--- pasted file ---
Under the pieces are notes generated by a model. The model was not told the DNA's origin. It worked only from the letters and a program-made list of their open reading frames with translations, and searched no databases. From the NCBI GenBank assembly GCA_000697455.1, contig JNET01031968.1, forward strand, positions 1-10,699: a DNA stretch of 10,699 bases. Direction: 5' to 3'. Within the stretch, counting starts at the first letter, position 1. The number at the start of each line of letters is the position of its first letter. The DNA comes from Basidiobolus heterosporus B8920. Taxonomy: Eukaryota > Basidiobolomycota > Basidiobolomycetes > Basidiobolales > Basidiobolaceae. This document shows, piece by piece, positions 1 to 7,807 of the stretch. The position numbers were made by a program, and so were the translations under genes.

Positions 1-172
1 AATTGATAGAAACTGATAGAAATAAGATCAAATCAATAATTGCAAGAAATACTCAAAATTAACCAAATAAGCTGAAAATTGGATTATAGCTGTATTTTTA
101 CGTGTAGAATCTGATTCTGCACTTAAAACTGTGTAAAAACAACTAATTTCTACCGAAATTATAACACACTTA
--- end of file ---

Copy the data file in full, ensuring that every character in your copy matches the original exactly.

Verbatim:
Under the pieces are notes generated by a model. The model was not told the DNA's origin. It worked only from the letters and a program-made list of their open reading frames with translations, and searched no databases. From the NCBI GenBank assembly GCA_000697455.1, contig JNET01031968.1, forward strand, positions 1-10,699: a DNA stretch of 10,699 bases. Direction: 5' to 3'. Within the stretch, counting starts at the first letter, position 1. The number at the start of each line of letters is the position of its first letter. The DNA comes from Basidiobolus heterosporus B8920. Taxonomy: Eukaryota > Basidiobolomycota > Basidiobolomycetes > Basidiobolales > Basidiobolaceae. This document shows, piece by piece, positions 1 to 7,807 of the stretch. The position numbers were made by a program, and so were the translations under genes.

Positions 1-172
1 AATTGATAGAAACTGATAGAAATAAGATCAAATCAATAATTGCAAGAAATACTCAAAATTAACCAAATAAGCTGAAAATTGGATTATAGCTGTATTTTTA
101 CGTGTAGAATCTGATTCTGCACTTAAAACTGTGTAAAAACAACTAATTTCTACCGAAATTATAACACACTTA